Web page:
All movies start with a pitch. A writer will pitch an idea to a studio executive and then that exec will decide if the concept is worth pursuing. In the case of “Renfield”, Robert Kirkman, the creator of “The Walking Dead” came up with the idea of basing a movie around Dracula’s obsequious assistant. The character has been around Bram Stoker’s book but Renfield has never been the focus of a story. Sometimes all you need is a high concept idea to get something made in Hollywood.  Unfortunately in this case, a solid screenplay and director did not appear to be required.

“Renfield” begins comically as it uses black and white shots from the 1931 film starring Bela Lugosi with Dwight Frye as Renfield. In this new version, Nicolas Cage stars as Dracula and Nicholas Hoult as Renfield. Master and servant now live in modern day New Orleans. Renfield attends group therapy sessions to find new victims for Dracula. The sessions begin to make him realize that he is in a toxic relationship. While trying to rid himself of the power of Dracula,  Renfield gets mixed up with a local drug gangster, making his reformation that much harder.

This is a great concept, and any studio head would be foolish to pass on it. The trailers looked good too. It’s such a disappointment that it didn’t live up to how it’s billing. Its success is hampered by Ryan Ridley’s weak screenplay. Ridley has worked with writer Robert Kirkman before. Ridley primarily writes TV; most notably he contributes to science fiction animated adventure comedy “Rick and Morty”. There is a difference between writing for television and for the screen. Some writers can transition between both, but Ridley clearly cannot.

Renfield narrates much of the story. This is a plot device not associated with strong screenwriting. “The Shawshank Redemption” is a notable exception. In this film, Renfield explains everything through character dialogue. Nothing is ever allowed to unfold. This movie is clearly a horror/comedy; but, instead of embracing that, there are times where it feels like the director and writer cannot decide between one and the other. The script also introduces supporting characters that disappear from the story without explanation. This might have been a post-production choice, making the responsibility fall into the director’s lap.

Sometimes an experienced director can save a poor script while in the process of filming. Chris McKay is best known for directing the “Lego Batman Movie” which was great and “The Tomorrow War” for Amazon Prime, which was not warmly received. This was not the project for him as several the creative choices he made failed to translate to this effort.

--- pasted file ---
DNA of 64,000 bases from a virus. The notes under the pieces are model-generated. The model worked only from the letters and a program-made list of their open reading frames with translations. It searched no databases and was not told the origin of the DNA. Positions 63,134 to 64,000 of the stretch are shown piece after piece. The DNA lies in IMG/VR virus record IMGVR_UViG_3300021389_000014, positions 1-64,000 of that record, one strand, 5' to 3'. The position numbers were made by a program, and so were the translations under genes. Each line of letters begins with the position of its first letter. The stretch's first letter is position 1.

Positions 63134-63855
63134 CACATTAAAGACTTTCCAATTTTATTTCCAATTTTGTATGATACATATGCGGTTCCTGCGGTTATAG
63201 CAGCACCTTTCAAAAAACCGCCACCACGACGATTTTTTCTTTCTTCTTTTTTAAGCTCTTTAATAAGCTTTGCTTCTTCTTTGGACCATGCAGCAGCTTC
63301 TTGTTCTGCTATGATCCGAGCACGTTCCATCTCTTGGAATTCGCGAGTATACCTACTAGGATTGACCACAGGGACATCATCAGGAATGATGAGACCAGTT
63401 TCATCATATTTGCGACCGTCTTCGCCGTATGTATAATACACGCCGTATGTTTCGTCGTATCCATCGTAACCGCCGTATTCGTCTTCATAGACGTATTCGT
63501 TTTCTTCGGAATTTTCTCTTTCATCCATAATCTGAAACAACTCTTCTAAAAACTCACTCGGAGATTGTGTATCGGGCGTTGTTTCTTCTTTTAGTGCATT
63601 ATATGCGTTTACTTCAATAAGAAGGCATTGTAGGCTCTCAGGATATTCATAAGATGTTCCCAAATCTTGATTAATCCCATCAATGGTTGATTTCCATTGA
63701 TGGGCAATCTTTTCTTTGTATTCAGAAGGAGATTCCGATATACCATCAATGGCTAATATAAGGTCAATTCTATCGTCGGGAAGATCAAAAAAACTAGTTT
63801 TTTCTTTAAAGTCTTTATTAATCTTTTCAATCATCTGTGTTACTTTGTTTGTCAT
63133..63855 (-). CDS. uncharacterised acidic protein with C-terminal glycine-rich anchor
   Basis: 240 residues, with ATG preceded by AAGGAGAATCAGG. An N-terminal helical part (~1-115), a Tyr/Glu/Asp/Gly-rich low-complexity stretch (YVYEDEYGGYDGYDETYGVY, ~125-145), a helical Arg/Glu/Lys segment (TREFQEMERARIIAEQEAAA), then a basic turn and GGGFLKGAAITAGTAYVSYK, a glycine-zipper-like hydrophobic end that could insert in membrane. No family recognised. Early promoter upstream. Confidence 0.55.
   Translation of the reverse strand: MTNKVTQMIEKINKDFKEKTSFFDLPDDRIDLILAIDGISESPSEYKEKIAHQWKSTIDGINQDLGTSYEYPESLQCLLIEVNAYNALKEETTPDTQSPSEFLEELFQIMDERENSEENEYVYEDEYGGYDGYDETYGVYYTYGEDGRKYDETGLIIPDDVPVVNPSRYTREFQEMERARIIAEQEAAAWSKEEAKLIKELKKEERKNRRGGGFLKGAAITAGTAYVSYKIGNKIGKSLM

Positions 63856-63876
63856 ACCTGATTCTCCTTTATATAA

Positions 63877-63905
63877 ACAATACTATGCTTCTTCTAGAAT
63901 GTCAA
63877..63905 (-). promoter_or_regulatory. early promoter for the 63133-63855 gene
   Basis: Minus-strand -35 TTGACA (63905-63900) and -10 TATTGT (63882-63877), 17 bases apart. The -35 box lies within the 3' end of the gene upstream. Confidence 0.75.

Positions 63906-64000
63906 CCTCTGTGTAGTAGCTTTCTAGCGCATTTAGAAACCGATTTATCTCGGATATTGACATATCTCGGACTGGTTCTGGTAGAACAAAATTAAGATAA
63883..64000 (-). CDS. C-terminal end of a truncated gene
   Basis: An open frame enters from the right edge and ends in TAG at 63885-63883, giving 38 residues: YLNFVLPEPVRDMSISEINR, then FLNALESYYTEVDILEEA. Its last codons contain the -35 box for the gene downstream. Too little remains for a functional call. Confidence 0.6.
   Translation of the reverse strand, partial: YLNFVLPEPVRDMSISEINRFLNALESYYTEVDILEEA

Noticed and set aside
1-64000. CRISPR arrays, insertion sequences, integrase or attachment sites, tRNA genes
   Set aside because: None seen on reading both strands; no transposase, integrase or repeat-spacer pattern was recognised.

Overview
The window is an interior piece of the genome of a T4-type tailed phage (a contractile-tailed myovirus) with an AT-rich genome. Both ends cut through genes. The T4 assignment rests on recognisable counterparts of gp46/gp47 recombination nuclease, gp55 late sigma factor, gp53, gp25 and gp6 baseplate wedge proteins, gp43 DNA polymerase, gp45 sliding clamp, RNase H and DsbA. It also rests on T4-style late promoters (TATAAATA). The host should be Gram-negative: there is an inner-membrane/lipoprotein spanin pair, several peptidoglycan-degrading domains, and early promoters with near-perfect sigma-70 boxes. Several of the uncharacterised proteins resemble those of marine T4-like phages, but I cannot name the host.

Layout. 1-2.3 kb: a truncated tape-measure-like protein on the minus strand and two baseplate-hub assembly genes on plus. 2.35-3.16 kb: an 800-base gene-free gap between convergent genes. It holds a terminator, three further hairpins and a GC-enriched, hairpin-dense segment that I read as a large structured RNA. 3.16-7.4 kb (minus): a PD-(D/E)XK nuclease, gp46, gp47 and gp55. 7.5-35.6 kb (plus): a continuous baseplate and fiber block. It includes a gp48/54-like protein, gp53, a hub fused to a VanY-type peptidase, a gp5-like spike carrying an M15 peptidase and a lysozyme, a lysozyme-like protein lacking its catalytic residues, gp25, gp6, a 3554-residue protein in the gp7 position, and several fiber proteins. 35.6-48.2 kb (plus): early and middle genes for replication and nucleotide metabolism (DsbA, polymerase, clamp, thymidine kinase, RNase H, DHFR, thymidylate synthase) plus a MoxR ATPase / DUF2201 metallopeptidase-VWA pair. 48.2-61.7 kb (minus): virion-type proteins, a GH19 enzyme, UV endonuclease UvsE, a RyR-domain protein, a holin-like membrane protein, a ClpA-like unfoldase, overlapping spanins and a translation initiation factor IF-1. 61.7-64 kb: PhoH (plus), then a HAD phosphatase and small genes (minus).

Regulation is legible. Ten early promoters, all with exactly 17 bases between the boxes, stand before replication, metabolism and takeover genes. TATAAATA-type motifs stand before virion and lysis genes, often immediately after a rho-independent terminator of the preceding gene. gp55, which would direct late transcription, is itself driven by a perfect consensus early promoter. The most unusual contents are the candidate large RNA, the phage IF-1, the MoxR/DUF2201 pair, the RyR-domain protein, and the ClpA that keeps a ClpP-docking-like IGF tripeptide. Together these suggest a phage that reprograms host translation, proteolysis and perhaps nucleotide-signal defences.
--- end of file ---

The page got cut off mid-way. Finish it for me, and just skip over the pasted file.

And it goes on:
For example, in the action scene when Renfield fights off gang members, there are some fun gory moments. However, all the sequences are accompanied with a trash metal song that seems out of place. It takes the audience out of the moment. Gags like a person losing both arms to a serving tray are funny, but would have worked so much better with the right musical accompaniment. Also, some of those gore effects are clearly visual effects, which also takes us out of those moments. In addition, there are scenes where there clearly was some tension that could have been built, but McKay fails to capture it.

“Renfield” has a very talented cast, but Chris McKay does not get the most out of them. Nicolas Cage gives an over-the-top performance as Dracula. That should not be a surprise. However, in this case it’s not a “good” over-the-top performance. It feels too broad and it plays out fast. Awkwafina is a very gifted comedic actress, but she has proven (in such films as The Farewell”) that her skills go beyond comedies. In “Redfield”, she plays a hard-nosed, no-nonsense cop with an axe to grind. However, it appears that both in the script and by how she was directed that she didn’t know if she should be playing the straight man or delivering laughs. A lot of talent goes wasted here.

If anything, “Renfield” does deliver laughs. Given the marketing that has accompanied the film, it should do very well. It’s just a shame such a great concept does not deliver what was promised.

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